The man who rehabilitated Galileo

Arguably, no one was more instrumental than Dominican
Fr. Enrico di Rovasenda in the Vatican's decision to reevaluate the case
of Galileo Galilei, which over the centuries had become the leading symbol
of a supposed clash between religion and science, between rigid dogmatism
and the free spirit of scientific inquiry.

Still going strong, di Rovasenda celebrated his 100th birthday in Genoa
on June 17. Cardinals Tarcisio Bertone of Genoa, the next Secretary of
State, and George Cottier, the Dominican who served John Paul II as
theologian of the papal household, were present for the festivities.

In summary form, in 1616 the Vatican's Congregation of the Index
declared the Copernican theory of heliocentrism to be "false and
altogether contrary to Scripture." In 1633, Galileo was found guilty by a
Roman tribunal of failing to observe the 1616 decree, and was forced to
publicly abjure his position. (Legend has it that afterwards he muttered
eppur si mouve, "and yet it moves.")

When the Vatican acknowledged in 1992 that many in the church had been
"incapable of disassociating the faith from an age-old cosmology," it was
greeted as a revolution in Catholicism's attitude towards science.

Rare for a cleric of his generation, di Rovasenda entered the
Dominicans as a late vocation at the age of 23, after having graduated
university with a secular degree in engineering. He moved in circles
connected to Fuci, an association for Catholic university students, whose
ecclesiastical patron was then-Fr. Giovanni Battista Montini, who would
later become Pope Paul VI. In that era, di Rovasenda took part in
struggles for freedom of speech against youth movements linked to the
Italian fascists.

Later, Paul VI asked di Rovasenda to help draft his memorable speech to
the United Nations in 1965, intended as a statement of universal human
values. Paul VI, according to di Rovasenda, once said with pride that in
the U.N. speech he had quoted St. Paul, but placed him on the same level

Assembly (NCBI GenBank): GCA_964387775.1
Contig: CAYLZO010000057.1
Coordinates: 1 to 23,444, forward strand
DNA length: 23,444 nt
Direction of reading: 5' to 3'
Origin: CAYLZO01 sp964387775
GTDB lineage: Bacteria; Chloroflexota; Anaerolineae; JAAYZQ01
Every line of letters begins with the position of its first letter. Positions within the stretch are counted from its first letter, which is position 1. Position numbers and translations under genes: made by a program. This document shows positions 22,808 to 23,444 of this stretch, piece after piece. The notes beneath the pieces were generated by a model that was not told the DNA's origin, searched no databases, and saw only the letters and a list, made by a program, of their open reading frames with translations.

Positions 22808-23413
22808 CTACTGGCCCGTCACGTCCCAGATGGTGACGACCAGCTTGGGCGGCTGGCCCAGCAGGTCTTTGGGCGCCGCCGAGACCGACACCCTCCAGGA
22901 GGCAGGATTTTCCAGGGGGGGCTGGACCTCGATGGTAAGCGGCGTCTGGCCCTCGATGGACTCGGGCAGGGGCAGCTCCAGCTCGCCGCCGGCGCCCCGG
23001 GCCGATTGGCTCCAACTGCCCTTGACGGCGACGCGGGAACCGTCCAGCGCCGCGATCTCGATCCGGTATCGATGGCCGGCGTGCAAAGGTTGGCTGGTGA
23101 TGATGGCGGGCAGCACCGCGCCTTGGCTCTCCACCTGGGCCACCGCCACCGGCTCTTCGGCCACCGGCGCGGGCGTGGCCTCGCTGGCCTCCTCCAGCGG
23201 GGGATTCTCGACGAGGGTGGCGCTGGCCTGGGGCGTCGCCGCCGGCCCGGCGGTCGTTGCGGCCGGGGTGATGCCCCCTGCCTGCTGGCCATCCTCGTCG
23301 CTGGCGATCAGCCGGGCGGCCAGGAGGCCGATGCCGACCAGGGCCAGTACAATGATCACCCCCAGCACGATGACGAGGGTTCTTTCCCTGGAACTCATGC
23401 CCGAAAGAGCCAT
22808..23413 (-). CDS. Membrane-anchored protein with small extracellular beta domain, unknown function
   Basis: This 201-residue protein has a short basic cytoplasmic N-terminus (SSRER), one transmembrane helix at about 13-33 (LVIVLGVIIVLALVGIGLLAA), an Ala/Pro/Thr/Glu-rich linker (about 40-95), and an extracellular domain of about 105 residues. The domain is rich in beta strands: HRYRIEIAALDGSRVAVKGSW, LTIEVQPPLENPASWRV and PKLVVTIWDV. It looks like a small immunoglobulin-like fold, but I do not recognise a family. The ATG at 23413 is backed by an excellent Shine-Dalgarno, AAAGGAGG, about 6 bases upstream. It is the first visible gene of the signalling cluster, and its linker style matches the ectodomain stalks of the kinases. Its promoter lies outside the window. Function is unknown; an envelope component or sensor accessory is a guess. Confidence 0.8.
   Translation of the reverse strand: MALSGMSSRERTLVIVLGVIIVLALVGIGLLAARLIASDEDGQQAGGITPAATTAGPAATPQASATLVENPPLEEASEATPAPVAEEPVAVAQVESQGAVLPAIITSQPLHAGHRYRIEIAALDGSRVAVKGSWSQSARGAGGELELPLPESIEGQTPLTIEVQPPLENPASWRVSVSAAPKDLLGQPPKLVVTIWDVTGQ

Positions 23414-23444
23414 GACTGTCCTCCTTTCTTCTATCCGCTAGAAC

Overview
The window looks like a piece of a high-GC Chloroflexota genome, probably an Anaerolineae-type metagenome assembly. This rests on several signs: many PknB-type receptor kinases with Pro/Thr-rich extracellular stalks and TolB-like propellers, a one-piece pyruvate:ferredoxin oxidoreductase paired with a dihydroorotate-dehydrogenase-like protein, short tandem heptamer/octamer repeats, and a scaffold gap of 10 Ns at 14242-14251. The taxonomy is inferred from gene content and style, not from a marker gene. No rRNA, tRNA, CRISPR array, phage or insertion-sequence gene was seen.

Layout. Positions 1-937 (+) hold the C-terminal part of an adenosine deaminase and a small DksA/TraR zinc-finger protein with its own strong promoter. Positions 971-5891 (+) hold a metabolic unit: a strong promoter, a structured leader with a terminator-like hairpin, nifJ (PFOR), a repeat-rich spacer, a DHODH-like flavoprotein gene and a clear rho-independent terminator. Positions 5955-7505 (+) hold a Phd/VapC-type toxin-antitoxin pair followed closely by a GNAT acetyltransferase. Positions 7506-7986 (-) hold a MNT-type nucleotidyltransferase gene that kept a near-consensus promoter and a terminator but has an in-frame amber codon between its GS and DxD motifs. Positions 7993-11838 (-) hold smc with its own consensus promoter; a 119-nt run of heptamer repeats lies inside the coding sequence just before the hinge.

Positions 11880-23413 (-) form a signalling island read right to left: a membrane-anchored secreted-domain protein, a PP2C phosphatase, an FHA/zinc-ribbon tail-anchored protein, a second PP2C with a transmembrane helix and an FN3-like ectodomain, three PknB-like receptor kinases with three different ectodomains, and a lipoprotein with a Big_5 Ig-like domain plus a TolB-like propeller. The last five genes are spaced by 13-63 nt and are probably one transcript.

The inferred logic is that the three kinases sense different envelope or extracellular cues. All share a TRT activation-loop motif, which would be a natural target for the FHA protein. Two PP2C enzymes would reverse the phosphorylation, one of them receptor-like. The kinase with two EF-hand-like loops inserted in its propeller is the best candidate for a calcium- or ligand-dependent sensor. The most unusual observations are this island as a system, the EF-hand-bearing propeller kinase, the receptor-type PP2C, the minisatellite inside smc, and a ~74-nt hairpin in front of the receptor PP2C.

with Socrates.

Paul VI appointed di Rovasenda as chancellor of the Pontifical Academy
of Sciences in 1974, a position he held until 1986.

In 1979, shortly after his election as pope, John Paul expressed his
wish for a re-examination of the Galileo case. In February 1981, he asked
di Rovasenda for a proposal as to how to go about it. On March 11, 1981,
di Rovasenda responded, suggesting the creation of a commission with
French Cardinal Gabriel-Marie Garrone as chair. John Paul took up the
suggestion, and in October 1981 the commission met for the first time. The
commission worked off and on until mid-1983, meeting seven times until
Garrone fell ill. The body's activity was effectively suspended until
1990. In May of that year, French Cardinal Paul Poupard was asked to bring
the commission's work to a close.

In summing up that work, Popupard said on Oct. 31, 1992:

Certain theologians … failed to grasp the profound,
non-literal meaning of the Scriptures when they described the physical
structure of the created universe. This led them unduly to transpose a
question of factual observation into the realm of faith.

It is in that historical and cultural framework, far removed from our
own times, that Galileo's judges, unable to dissociate faith from an
age-old cosmology, believed quite wrongly that the adoption of the
Copernican revolution, in fact not yet definitively proven, was such as
to undermine Catholic tradition, and that it was their duty to forbid
its being taught. This subjective error of judgment, so clear to us
today, led them to a disciplinary measure from which Galileo had much to

Looking back, di Rovasenda insists that what John Paul did was not a
"rehabilitation" of Galileo or a "revision" of the church's original
judgment, so much as a vindication for a more open point of view that has
existed within Catholicism since the 17th century.

"There has always been within the church an opinion and a judgment that
can be reconciled with Galileo's discoveries," di Rovasenda wrote. "Those
who dissented from it were bound to ancient traditions and beliefs. It's
only a matter of analyzing and rewriting something that was written in
different times."

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